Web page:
April 2010 Coup in Kyrgyzstan and Its Aftermath: Context and Implications for U.S. Interests [June 15, 2010]   [open pdf - 249KB]

"Kyrgyzstan is a small and poor country in Central Asia that gained independence in 1991 with the breakup of the Soviet Union (see Figure A-1). It has developed a notable but fragile civil society. Progress in democratization has been set back by problematic elections (one of which helped precipitate a coup in 2005 that brought Kurmanbek Bakiyev to power), contention over constitutions, and corruption. The April 2010 coup appears to have been triggered by popular discontent over rising utility prices and government repression. After two days of popular unrest in the capital of Bishkek and other cities, opposition politicians ousted the Bakiyev administration on April 8 and declared an interim government pending a new presidential election in six months. Roza Otunbayeva, a former foreign minister and ambassador to the United States, was declared the acting prime minister. A referendum on a new constitution establishing a parliamentary form of government is scheduled to be held on June 27, 2010, to be followed by parliamentary elections on October 10, 2010, and a presidential election in December 2011. On the night of June 10-11, 2010, ethnic-based violence escalated in the city of Osh in southern Kyrgyzstan, and over the next few days intensified and spread to other localities. The violence may have resulted in up to a thousand or more deaths and injuries and up to 100,000 or more displaced persons, most of them ethnic Uzbeks who have fled to neighboring Uzbekistan."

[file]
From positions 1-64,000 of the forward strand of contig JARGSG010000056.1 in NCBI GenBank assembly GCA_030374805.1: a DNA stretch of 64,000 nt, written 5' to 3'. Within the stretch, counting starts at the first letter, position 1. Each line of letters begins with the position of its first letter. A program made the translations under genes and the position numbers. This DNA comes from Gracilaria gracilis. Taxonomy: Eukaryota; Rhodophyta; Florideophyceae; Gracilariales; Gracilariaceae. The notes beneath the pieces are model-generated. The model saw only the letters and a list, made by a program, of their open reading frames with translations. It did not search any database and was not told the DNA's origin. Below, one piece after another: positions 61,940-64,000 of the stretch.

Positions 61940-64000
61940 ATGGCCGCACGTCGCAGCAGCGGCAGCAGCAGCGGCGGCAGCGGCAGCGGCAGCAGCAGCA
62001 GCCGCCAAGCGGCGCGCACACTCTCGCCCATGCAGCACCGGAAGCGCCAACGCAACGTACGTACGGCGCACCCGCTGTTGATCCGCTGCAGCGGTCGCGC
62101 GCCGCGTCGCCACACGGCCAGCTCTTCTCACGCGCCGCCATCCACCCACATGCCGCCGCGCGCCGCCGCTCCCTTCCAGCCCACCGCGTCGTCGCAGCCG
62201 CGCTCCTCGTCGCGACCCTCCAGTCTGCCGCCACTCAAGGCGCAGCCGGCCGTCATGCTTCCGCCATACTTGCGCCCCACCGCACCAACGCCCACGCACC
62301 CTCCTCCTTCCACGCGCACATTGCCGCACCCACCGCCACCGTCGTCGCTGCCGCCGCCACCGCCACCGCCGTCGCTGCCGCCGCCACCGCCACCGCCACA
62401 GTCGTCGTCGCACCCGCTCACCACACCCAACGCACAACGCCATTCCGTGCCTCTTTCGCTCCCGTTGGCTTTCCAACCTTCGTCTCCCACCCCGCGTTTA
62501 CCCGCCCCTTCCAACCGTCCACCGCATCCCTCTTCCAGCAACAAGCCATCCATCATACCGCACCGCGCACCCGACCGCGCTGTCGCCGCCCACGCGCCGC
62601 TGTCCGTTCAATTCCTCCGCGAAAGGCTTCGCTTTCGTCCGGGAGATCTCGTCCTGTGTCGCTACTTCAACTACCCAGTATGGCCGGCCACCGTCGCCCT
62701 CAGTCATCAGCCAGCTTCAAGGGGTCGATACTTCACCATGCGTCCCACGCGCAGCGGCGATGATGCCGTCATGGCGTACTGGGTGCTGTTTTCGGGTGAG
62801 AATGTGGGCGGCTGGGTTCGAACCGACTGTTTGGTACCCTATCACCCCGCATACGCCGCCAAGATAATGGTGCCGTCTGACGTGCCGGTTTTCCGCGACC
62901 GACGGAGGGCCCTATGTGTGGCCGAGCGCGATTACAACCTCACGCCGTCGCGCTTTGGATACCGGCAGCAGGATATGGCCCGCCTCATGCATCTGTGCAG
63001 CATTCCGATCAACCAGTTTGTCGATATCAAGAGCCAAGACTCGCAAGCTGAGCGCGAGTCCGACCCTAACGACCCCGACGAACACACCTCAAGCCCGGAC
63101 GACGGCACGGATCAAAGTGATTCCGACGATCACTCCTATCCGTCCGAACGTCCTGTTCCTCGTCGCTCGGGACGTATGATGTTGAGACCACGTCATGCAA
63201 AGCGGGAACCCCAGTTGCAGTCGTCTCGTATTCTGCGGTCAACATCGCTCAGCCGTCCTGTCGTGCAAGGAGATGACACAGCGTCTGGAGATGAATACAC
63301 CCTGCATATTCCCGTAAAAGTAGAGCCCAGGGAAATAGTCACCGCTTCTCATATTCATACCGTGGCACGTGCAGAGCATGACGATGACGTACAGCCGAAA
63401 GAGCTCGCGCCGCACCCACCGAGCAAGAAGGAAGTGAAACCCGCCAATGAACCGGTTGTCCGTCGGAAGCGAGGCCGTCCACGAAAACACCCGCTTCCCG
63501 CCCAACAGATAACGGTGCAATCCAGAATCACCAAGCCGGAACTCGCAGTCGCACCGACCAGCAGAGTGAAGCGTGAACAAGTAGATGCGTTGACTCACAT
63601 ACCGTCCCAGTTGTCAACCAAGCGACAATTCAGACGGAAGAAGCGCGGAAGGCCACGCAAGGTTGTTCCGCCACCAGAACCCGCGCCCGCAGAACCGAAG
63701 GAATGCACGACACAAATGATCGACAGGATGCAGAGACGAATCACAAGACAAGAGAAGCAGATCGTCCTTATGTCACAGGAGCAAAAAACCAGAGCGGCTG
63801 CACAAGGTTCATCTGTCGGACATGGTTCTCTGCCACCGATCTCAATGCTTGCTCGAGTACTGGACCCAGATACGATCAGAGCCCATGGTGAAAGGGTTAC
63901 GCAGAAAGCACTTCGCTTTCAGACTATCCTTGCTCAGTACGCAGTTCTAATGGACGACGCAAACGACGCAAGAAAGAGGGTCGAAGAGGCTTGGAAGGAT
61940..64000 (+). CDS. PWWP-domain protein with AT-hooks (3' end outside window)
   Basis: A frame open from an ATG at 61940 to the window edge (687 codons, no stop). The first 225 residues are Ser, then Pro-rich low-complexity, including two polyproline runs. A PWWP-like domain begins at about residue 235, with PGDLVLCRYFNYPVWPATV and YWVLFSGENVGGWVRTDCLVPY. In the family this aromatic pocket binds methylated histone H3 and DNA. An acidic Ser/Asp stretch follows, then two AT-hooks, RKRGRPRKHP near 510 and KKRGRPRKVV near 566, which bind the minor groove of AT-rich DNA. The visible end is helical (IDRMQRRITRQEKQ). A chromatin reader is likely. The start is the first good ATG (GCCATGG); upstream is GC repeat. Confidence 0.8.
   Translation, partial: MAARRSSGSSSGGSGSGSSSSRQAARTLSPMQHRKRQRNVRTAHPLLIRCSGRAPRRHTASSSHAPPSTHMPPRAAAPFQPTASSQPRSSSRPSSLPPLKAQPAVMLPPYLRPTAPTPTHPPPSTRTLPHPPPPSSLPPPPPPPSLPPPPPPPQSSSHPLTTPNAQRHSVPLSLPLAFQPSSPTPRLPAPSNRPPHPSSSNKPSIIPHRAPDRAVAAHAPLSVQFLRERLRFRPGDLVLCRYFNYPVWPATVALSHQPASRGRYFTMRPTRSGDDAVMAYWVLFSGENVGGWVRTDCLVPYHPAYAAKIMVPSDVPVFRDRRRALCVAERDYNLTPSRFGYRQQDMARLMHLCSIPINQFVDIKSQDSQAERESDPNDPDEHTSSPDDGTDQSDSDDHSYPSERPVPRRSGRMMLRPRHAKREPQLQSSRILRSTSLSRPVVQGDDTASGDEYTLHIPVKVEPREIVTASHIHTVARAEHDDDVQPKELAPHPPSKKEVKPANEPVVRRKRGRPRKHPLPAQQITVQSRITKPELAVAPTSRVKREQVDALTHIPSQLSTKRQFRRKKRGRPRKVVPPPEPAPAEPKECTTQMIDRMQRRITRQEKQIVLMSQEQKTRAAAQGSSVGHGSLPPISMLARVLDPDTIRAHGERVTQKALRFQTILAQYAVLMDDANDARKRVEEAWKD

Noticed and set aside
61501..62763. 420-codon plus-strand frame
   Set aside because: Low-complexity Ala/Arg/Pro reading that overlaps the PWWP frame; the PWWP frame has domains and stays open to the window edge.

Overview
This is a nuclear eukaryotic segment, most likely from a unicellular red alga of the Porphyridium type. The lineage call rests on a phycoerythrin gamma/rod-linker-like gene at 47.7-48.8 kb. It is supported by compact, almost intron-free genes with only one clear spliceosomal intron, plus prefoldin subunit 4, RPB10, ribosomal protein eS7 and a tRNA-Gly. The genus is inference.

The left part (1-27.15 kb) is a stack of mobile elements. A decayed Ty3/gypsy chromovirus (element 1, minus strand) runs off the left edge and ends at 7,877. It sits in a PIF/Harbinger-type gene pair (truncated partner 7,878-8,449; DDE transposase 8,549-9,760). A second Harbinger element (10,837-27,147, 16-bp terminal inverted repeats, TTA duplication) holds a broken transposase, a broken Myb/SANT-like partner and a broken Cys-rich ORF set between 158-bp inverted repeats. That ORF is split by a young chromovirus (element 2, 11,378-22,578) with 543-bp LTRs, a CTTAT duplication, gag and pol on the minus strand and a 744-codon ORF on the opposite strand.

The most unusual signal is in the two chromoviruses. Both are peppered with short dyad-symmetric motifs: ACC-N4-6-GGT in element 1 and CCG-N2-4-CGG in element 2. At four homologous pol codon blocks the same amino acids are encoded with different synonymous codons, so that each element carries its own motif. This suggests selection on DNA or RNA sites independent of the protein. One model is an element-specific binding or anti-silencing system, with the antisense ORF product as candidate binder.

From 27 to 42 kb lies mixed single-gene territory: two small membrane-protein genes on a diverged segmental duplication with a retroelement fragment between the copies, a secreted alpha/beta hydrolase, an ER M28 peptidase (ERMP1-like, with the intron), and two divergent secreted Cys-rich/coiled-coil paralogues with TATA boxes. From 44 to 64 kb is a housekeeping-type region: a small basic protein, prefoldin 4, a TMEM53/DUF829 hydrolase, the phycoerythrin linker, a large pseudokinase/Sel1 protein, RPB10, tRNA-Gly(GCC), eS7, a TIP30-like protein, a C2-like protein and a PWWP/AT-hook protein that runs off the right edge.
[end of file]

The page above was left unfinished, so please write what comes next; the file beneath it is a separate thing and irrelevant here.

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CRS Report for Congress, R41178
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